Effects of Post Insemination Flunixin Meglumine Injection on Corpus Luteum Maintenance, Plasma Progesterone Concentrations and Pregnancy Rate in Heat Stressed Holstein Dairy Cows
Kamran Kaveh,Md. Zuki Abu Bakar,Behrang Ekrami,Hamid Ghasemzadeh-Nava,Parviz Tajik,Mahmood Bolourchi,Amin Tamadon
Journal of Animal and Veterinary Advances , 2012, DOI: 10.3923/javaa.2011.2176.2180
Abstract: Aim of the current study was to evaluate the effect of Flunixin Meglumine (FM) post insemination injection on Corpus Luteum (CL) function, its Progesterone (P4) secretion and pregnancy rate of dairy cows in heat stress condition. Estrus cycles of 120 Holstein cows were synchronized utilizing ovsynch protocol and cows were artificially inseminated. Environmental data indicated that the cows experienced medium heat stress during trials (mean daily temperature-humidity index = 79-84). They were randomly divided into three equal groups of 40. Two groups received FM injection between days 2-5 and 10-13 post inseminations once daily and the third group was selected as control. Blood samples were collected on days 7 and 14 post insemination for analysis of plasma P4 concentrations. Ultrasonography scanning was performed on these days for CL detection following which its volume was calculated. The pregnancy status of the cows was estimated at days 27-30 by ultrasonography and confirmed on day 42 by palpation per rectum. Plasma P4 concentrations showed no significant difference in groups receiving treatment compared by the control (p>0.05). However, CL volume was different between the treated groups on day 14 (p = 0.03). The pregnancy rate in group FM 10-13 (20%) was higher than that of group FM 2-5 (17.5%) and control (15%) but this improvement was not statistically significant (p>0.05). Treatment of heat stressed dairy cows with FM post insemination between days 2-5 or 10-13 led to CL maintenance but this treatment could neither increase the serum P4 concentrations nor improve the pregnancy rate.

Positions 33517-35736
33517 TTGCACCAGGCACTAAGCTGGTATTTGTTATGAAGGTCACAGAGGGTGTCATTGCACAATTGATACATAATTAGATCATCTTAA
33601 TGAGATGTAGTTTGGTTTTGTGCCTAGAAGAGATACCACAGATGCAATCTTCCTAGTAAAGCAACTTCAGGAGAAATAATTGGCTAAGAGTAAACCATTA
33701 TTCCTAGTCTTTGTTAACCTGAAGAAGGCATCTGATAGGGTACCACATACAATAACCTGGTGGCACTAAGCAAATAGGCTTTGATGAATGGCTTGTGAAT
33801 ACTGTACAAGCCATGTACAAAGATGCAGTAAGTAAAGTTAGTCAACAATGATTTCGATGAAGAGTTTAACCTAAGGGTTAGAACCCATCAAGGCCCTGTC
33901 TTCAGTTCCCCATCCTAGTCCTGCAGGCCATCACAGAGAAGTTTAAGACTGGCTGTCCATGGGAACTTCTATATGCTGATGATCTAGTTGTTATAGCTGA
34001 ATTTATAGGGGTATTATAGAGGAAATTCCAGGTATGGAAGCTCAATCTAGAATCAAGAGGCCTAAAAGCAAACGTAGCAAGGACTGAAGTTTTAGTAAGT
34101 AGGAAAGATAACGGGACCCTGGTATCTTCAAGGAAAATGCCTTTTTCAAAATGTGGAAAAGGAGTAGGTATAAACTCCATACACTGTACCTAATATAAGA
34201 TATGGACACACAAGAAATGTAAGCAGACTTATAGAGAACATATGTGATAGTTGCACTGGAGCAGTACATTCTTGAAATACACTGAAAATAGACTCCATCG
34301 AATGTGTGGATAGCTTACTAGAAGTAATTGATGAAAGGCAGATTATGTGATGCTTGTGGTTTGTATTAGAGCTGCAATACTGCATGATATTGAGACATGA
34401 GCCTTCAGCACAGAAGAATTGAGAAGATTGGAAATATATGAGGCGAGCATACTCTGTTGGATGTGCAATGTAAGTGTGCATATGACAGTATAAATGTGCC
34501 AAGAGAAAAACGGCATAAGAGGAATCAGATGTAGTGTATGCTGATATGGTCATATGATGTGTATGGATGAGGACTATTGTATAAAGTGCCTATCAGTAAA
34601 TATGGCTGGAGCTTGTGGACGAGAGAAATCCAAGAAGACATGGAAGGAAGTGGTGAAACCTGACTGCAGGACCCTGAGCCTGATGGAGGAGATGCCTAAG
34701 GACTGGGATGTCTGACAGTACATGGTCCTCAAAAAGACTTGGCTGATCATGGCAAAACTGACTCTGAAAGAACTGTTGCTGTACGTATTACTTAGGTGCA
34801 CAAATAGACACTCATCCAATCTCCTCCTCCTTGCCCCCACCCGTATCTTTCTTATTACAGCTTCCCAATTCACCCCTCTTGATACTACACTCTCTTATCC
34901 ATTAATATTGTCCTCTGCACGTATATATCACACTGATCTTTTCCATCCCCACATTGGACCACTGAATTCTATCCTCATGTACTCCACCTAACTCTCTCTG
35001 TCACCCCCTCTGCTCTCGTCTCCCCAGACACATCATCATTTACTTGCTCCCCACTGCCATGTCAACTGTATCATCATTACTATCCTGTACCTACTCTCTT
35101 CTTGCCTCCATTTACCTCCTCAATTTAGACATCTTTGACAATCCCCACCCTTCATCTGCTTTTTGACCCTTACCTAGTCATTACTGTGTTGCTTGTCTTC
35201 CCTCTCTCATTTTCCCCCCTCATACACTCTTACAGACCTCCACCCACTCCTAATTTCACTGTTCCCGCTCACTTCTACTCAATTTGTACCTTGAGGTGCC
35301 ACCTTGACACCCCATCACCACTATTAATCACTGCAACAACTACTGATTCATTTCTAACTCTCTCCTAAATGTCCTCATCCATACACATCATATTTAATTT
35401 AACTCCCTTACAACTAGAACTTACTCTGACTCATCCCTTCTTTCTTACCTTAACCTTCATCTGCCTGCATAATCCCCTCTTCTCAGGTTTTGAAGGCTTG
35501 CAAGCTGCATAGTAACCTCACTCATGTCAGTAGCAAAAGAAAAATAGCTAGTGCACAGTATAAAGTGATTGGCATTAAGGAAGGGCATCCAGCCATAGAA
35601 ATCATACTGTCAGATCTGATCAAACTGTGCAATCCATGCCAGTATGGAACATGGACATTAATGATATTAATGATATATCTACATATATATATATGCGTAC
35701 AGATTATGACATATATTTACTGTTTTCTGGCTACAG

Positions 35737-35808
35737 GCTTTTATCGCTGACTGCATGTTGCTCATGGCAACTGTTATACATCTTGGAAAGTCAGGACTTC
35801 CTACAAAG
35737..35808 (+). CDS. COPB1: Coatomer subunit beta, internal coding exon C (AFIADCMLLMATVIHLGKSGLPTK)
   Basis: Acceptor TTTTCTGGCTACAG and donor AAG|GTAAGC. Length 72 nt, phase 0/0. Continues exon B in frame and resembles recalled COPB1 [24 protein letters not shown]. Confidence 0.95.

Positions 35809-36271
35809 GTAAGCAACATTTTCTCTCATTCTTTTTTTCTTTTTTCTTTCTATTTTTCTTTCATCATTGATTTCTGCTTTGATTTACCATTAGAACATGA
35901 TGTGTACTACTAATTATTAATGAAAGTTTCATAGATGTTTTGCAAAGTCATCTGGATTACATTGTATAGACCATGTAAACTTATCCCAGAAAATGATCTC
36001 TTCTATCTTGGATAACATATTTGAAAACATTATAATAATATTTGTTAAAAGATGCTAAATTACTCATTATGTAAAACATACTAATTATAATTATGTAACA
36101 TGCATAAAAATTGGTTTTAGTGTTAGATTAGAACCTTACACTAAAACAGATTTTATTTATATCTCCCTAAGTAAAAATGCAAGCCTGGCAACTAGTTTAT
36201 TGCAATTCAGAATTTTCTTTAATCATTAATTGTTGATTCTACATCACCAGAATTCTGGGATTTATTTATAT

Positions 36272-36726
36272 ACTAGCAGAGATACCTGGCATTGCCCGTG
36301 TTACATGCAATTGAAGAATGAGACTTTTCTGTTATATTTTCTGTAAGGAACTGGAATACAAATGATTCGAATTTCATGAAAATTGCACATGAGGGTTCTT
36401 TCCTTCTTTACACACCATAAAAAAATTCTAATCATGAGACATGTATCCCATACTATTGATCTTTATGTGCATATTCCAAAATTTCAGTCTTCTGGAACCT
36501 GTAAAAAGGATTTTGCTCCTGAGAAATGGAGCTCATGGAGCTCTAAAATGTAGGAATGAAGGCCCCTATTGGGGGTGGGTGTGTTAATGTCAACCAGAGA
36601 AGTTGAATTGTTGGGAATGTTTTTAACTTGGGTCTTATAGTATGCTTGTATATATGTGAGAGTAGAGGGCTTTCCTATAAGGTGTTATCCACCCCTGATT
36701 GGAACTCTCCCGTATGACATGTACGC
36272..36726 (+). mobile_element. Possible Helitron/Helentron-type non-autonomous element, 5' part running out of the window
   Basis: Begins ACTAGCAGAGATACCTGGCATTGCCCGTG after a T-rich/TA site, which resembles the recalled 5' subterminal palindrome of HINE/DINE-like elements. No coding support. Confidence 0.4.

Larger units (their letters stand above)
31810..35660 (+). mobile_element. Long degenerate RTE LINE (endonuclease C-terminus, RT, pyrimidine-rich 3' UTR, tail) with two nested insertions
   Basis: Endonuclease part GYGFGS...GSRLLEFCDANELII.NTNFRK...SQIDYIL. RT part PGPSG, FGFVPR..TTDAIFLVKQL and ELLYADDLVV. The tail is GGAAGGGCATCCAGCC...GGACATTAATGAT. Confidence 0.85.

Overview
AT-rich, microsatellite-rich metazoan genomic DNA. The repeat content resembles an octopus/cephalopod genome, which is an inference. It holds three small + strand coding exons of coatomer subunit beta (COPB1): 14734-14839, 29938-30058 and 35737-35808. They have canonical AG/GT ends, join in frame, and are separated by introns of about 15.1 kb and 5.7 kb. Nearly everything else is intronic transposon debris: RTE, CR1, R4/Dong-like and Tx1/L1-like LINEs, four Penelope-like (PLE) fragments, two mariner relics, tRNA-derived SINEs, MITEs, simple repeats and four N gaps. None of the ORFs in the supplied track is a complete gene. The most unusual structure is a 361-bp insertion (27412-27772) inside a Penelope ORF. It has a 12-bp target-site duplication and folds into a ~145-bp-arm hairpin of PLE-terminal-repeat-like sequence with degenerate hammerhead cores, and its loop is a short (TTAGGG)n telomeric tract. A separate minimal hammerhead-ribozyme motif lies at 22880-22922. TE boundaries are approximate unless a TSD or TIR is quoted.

D. Afzaal, M. Nisa, M. A. Khan and M. Sarwar
Pakistan Veterinary Journal , 2004,
Abstract: The acid base status of a dairy cow is maintained within a narrow range. The key mechanisms involving blood, cells and lungs, perform this function. Although other minerals have an impact on acid base metabolism, the minerals used in dietary cation-anion balance (DCAB) namely sodium (Na), potassium (K) and chloride (Cl) have the greatest effect. Hence, acid base status implicates other biological functions of dairy cows. Low DCAB prepartum reduces the incidence of milk fever and increases the productivity by simmering down the severity of hypocalcaemia. High DCAB diets have proved to increase dry mater and water intake and production and to mitigate the effects of heat stress.
Conjugated Linoleic Acid in Milk Fat of Grazing Dairy Cows Fed Fish Oil and Linseed Oil
W. Brown,A.A. AbuGhazaleh,S. Ibrahim
Research Journal of Dairy Sciences , 2012,
Abstract: The objective of this study was to determine the effect of supplementing grazing dairy cows diet with Fish Oil (FO) and Linseed Oil (LSO) on milk Conjugated Linoleic Acid (CLA). Sixteen Holstein cows (170 19 DIM) were divided into 2 groups (n = 8 per treatment) and fed a basal diet (7.2 kg d 1; DM basis) consisting of corn, soybean meal, molasses, vitamin/mineral premix plus 800 g saturated animal fat (CONT) or a basal diet plus 200 g FO and 600 g LSO (FOLSO). All cows grazed together on Sudan grass pasture for ad libitum and fed the treatment diets for 3 weeks. Cows were milked twice a day and milk samples were collected during the last 3 days of the trial. Milk production (24.89 and 22.45 kg d 1), milk protein percentages (2.76 and 2.82) and milk protein yield (0.68 and 0.64 kg d 1) for the CONT and FOLSO diets, respectively, were not affected (p>0.05) by treatment diets. Milk fat percentages (3.90 and 2.86) and milk fat yields (0.97 and 0.64 kg d 1) were lower (p< 0.05) with the FOLSO diet compared with the CONT diet. The concentration and yield of milk cis-9 trans-11 CLA were higher (p< 0.05) with the FOLSO diet (2.56% of total FA and 16.44 g d 1, respectively) than the CONT diet (0.66% of total FA and 6.44 g d 1, respectively). The concentrations of milk trans C18:1 and Vaacenic Acid (VA) were higher (p< 0.05) with the FOLSO diet (36.99 and 7.48% of total FA, respectively) than the CONT diet (28.8 and 2.27% of total FA, respectively). In conclusion, supplementing grazing cows diet with FO and LSO increased milk cis-9 trans-11 CLA content but reduced milk fat content and yield.